“Do you like gardening?” he pursued.

“Doesn’t it look like it?” “Would you like me to bring you some roots and things?” he enquired hopefully.

Don Uxiked at me and w’inked. “Pal, you're sunk,” he said. “What a technique!”

Kay sat back on her heels and stared. “Where do you propose to get roots and tilings?” she asked. Her tones increased our inward humor.

“Oh, I don’t know*. Sometimes I take walks by myself and look at tilings,” the indefatigable imbecile declared.

“That’s a gixxi idea,” said Kay, and it was obvious she wasn’t referring to the roots.

Calvin didn’t seem quite sure. But when it finally percolated that she wasn’t to be lured by converse, he rose. “I guess I’ll get my hat and go,” he said. No one tried to stop him. When he came out to the stej>s again, he kxiked at Don. “You’ve got a pretty place,” he offered.

“Oh, not a patch on the city,” Don returned politely. As it happened, the Martin garden Continued on page 39

Continued from page 17 Starts on page 16

was so cool and colorful in summer, tourists often stopped to look. More than once its picture had been published in the gardening magazines.

“Oh well, it’s easier to get good gardeners and things there." Calvin said kindly. “You ought to see the men working in the city parks. They know their stuff!” His eulogy on the men in city parks was not received with open arms, and presently he twirled his hat some more. “Well so long, folks, I've got to rush,” he said, and looked at Kay’s back hopefully. The back did not move. “Maybe I'll see you at the store tomorrow.”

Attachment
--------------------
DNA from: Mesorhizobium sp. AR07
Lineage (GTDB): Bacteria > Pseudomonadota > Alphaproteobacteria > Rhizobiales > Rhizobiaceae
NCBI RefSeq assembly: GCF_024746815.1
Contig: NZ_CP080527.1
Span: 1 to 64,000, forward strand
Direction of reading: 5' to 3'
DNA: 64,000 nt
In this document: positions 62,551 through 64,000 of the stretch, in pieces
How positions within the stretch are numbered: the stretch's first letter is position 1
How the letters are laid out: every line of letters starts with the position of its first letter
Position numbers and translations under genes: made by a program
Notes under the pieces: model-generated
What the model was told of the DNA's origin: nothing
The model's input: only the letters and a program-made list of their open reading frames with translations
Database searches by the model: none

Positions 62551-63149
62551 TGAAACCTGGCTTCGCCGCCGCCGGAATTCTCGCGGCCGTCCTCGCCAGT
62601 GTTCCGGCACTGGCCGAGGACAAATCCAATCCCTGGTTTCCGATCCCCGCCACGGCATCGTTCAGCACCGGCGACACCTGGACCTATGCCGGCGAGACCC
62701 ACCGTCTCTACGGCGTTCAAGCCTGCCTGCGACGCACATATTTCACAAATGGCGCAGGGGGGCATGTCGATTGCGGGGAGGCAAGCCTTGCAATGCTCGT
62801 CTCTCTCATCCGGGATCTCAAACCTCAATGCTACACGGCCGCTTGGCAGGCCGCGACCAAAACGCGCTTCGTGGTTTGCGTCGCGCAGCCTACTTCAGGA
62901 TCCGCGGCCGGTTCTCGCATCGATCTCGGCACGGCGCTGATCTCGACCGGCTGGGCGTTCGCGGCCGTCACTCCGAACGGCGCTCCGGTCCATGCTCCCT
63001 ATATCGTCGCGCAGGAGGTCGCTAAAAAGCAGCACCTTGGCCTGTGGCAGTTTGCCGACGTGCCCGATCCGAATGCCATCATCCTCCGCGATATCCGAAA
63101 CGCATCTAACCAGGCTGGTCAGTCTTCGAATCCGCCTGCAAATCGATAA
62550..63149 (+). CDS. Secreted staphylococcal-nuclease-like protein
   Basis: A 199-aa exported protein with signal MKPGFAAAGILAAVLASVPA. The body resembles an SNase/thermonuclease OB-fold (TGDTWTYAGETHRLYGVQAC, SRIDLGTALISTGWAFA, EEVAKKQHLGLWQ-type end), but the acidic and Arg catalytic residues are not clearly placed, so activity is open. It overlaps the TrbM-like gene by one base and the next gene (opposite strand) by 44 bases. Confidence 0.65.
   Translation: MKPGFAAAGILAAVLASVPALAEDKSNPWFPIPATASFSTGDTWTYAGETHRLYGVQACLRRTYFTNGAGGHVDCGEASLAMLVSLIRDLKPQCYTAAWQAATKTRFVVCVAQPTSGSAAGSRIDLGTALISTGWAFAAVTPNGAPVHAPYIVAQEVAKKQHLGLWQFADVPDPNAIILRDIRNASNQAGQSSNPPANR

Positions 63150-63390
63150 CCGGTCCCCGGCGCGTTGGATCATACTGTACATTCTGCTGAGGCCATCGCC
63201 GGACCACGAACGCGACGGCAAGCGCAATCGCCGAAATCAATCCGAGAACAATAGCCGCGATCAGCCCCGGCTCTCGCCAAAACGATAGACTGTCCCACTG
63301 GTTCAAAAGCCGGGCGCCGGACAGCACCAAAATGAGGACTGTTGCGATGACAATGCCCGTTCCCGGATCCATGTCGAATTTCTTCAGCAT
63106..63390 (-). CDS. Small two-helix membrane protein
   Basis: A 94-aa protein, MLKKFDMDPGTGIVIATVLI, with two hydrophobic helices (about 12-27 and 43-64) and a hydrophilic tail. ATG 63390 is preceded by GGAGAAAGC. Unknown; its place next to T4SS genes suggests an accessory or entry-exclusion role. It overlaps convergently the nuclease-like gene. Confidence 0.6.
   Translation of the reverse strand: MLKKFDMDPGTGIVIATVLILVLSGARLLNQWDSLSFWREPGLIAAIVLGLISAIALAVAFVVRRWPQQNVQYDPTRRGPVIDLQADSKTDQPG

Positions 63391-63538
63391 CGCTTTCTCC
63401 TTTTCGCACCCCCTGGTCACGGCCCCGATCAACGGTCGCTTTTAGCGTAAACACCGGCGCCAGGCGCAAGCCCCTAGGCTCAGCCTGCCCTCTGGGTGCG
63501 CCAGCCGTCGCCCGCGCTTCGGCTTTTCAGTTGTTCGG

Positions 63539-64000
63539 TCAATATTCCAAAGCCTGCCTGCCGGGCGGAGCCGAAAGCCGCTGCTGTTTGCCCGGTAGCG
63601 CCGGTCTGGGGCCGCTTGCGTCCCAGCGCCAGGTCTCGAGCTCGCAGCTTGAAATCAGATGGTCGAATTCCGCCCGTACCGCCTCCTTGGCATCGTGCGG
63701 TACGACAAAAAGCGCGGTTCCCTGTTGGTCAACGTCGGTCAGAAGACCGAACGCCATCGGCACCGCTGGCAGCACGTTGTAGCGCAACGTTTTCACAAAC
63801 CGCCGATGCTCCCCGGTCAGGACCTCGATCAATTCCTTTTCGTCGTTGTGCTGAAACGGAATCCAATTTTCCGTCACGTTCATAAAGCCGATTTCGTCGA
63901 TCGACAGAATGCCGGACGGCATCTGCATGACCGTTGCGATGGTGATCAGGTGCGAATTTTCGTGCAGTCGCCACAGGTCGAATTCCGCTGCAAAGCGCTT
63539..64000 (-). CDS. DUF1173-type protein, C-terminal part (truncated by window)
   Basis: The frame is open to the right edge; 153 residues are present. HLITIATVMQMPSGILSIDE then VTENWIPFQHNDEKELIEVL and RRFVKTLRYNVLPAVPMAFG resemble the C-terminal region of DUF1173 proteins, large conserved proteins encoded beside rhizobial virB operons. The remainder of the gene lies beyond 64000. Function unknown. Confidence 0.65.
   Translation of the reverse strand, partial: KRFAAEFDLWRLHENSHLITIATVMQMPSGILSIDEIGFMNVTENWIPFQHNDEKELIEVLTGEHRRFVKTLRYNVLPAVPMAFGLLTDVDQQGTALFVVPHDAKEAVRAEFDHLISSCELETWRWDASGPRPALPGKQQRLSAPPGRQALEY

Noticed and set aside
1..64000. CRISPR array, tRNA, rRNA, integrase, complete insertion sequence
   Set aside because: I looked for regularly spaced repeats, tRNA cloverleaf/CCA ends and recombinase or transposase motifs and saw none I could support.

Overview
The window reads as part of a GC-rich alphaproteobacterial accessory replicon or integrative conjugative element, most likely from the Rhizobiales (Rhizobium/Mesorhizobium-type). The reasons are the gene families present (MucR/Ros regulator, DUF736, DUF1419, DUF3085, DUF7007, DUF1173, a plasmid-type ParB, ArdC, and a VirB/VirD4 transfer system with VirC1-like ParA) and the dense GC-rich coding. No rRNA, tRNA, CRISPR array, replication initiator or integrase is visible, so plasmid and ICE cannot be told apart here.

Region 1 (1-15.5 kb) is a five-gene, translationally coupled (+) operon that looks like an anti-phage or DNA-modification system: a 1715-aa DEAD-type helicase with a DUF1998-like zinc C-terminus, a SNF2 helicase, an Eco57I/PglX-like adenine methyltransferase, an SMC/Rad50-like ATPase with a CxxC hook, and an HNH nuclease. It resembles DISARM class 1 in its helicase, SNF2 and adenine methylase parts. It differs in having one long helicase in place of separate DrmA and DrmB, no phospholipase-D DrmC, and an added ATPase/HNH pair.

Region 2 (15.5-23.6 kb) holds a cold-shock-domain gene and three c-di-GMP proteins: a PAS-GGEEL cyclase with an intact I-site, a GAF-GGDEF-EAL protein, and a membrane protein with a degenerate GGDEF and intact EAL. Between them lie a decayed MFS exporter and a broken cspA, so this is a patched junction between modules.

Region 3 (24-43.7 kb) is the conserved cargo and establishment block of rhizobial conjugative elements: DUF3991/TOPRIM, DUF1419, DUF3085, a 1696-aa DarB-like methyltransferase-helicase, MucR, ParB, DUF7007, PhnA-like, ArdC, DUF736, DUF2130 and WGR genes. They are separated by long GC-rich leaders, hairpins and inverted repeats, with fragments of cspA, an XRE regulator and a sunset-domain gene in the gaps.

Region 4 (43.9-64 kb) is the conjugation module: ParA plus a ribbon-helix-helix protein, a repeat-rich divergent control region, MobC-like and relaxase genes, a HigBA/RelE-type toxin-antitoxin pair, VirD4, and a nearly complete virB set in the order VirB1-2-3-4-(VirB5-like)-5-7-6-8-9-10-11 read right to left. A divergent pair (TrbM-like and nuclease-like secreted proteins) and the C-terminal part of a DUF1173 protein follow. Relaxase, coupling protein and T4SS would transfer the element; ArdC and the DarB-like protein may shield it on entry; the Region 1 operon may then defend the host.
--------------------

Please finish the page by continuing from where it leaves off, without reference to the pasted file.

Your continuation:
Don watched him gangling down the road, and Don looked sore. “I wish the fool wouldn’t look at me like that!” he finally exploded.

I knew what Don meant. Fool was right—for no one but a fool would look at Don as if he liked him, when he was shrouded in his chill exterior. “I’d like to sock him,” he growled, and I understood that too. It seemed as if Calvin had the jxnver to get your back up more ways than one.

'“THE CLIMAX to that visit came two dvenings later. Our gang was sitting on the Martins’ front verandah, when who should saunter up the path but “Call me Cal.” He had a paper parcel underneath his arm. He had the look of somebody about to spring a rare surprise.

“Hello.” He gave the impression of a pup that wants to wag its tail. He pushed the bundle at Kay. “Here’s a kind of pretty plant I found, you might like to have.”

Kay looked as if she didn’t know how to take it. Then she opened up the parcel— and disclosed a perfect specimen of a skunk cabbage in full bloom. The girls around her took one look, and giggled with an elaborate display of nasal delicacy. We caught the infection, and our guffaws joined their sweet girlish laughter. But just at first Kay looked up at Calvin as if she were sort of startled. And, if you’d believe it, sort of pitying too; as if she was wondering how she could protect this babe in arms against the rude howls of his fellows.